Question from Mark Kidger, Madrid, Spain (ex Bristol, UK): Oliver, the opinion polls are only moderately favourable to the Conservatives with a 6% lead rather than the double-digits that one should expect at this time if they were going to win. At the same time, elections are sending mixed messages: local elections do show the Conservative Party doing well, by-elections do not. Why are the Conservatives not better placed to get back some of those seats that were lost in 1997?
Oliver Letwin: This, too, is all about addressing the challenges that face modern Britain, and getting across our message about social responsibility. We need to change to show the British people that we will provide the new direction and new answers that the country needs so that we win the only poll that really matters, the next election.
Question from Les Cantlay, York: Undoubtedly your only strategy to win power is to occupy the centre ground and influence swing voters. Having said this, once elected, will you not face a real difficult challenge in maintaining this centrist position when you will no longer be able to silence the right wing without the threat of another election defeat?
Oliver Letwin: David Cameron was overwhelmingly elected on a mandate to change the Conservative Party in order to change Britain for the better. That's why we're changing - becoming more green, more family-friendly and more committed to giving power and control to local communities. The vast majority of my party is fully behind this - that is why we won the vote on our 'Built to Last' document by 92% to 8% when we balloted our members on it.
Question from Paul Eastham, London: Please explain why your promise to ''share the proceeds of growth''(i.e. divert money into lowering taxes) does not mean less money will be available for the NHS? The only solution to your paradoxical proposal is higher borrowing or some kind of magic trick.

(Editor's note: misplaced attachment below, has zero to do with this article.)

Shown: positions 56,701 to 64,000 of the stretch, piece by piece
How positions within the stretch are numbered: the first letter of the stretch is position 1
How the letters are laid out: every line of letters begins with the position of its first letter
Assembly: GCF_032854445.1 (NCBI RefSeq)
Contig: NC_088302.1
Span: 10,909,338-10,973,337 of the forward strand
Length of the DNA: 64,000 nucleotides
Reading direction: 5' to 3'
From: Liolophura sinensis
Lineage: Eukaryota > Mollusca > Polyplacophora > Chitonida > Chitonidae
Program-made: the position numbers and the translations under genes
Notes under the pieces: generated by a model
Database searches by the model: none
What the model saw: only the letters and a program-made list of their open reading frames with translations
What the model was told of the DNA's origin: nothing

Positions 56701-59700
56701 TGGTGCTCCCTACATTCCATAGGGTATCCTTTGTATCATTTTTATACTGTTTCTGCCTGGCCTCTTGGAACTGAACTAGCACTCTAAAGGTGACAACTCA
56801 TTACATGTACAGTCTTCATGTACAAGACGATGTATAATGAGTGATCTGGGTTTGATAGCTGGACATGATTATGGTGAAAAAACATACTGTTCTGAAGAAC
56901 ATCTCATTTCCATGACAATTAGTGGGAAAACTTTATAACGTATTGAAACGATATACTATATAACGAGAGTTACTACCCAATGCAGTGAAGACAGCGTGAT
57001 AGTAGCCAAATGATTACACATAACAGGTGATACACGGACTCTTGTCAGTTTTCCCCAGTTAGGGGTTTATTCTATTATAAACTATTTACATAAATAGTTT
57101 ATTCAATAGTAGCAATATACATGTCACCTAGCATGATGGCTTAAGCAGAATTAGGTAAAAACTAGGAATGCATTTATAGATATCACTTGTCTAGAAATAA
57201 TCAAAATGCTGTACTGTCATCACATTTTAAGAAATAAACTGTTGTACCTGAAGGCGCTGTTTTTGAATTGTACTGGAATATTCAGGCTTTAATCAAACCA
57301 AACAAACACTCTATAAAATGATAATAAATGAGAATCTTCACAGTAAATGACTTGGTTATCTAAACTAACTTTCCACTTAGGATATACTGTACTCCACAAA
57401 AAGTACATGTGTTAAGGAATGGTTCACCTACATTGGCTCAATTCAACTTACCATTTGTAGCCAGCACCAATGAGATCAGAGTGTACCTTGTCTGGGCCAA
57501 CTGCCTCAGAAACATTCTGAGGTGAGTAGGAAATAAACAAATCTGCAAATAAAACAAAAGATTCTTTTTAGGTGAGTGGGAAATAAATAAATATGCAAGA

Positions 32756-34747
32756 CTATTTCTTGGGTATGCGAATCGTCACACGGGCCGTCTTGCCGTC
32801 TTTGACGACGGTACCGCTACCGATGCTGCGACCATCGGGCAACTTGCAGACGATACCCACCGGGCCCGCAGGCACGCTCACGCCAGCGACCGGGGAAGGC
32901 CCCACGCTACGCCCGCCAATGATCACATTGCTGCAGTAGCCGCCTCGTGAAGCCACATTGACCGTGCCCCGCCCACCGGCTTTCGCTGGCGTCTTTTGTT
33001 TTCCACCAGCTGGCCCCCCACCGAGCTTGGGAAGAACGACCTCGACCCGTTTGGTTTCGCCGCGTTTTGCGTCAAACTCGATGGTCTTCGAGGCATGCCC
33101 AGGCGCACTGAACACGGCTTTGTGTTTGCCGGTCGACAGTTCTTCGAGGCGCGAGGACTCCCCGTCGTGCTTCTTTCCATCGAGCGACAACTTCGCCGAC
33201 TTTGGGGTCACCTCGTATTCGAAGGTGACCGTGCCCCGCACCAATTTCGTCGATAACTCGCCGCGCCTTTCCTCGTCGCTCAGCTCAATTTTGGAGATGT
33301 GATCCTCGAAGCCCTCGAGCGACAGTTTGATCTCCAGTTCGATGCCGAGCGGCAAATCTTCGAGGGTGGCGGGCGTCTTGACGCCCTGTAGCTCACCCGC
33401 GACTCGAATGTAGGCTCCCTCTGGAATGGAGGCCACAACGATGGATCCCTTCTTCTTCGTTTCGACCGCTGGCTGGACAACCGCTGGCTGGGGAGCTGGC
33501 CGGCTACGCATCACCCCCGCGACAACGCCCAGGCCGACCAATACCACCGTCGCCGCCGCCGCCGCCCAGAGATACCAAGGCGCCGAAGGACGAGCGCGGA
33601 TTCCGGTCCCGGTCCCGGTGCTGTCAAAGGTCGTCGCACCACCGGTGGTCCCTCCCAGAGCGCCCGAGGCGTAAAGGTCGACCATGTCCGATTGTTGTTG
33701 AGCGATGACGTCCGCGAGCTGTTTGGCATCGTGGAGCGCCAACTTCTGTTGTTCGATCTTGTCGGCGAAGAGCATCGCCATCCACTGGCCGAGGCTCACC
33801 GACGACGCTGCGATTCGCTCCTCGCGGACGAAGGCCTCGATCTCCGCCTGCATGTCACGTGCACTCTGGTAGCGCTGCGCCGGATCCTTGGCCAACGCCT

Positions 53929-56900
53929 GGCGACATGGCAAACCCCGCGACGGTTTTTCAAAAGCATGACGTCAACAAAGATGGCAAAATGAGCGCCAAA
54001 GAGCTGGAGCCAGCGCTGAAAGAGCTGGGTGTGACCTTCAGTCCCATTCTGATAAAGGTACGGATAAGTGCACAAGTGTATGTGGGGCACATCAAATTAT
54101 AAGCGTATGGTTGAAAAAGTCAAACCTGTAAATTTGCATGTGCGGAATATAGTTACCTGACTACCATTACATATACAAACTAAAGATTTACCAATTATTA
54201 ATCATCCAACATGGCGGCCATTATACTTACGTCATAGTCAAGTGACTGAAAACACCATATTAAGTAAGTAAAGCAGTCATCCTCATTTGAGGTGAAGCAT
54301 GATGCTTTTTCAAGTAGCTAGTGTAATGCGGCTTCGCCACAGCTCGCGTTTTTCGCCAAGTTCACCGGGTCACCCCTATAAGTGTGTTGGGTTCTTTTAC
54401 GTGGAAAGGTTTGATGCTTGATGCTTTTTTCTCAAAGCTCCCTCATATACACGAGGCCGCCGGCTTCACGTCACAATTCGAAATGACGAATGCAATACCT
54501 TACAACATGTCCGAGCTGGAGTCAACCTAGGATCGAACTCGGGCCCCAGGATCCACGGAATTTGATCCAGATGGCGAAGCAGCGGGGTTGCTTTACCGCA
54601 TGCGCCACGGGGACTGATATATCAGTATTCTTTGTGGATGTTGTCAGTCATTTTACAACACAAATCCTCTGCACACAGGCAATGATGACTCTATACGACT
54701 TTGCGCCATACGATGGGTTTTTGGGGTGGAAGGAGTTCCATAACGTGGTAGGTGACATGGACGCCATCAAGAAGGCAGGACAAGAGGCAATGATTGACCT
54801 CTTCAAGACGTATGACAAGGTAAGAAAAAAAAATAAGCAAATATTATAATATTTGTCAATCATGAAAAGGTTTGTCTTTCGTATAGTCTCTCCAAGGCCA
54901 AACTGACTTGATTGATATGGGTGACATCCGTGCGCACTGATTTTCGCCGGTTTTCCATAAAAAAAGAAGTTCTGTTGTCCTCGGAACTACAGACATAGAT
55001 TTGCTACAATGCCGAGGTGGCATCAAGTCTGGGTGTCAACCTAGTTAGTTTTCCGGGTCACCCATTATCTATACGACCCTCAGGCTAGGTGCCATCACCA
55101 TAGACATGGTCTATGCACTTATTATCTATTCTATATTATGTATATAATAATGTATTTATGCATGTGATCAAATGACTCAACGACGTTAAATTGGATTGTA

Oliver Letwin: I think your question arises from a confusion about what happens when the economy grows. We have said that as the economy grows, and increased revenue flows into the Exchequer, we will share those increased revenues between increased spending on public services and reduced borrowing so that we can reduce taxes in the longer term.
This means that spending on public services will rise in real terms over an economic cycle under a Conservative Government. There is no magic trick - just a decision to use part of the extra money that comes in from economic growth to do one thing, and part of it to do another, in the same way that you or I do with our household budgets when our income rises.
Question from Jason Roberts, London: The Tories want to be seen as Green, but no longer mean. Cameron at the moment is Blair with more hair. Are the Conservatives in danger of relying solely on banana skin politics - waiting for Labour to trip up and the Tories to gain their votes by default, rather than trying to attract loyalty for their own ideas, their own merits, their own policies? If it is a choice between two parties who look the same, people will stick with what they know.
Oliver Letwin: We are most definitely not relying on the Government's problems to benefit us. Instead, we are outlining our vision and our ideas for the future of Britain. This is based on the idea of social responsibility.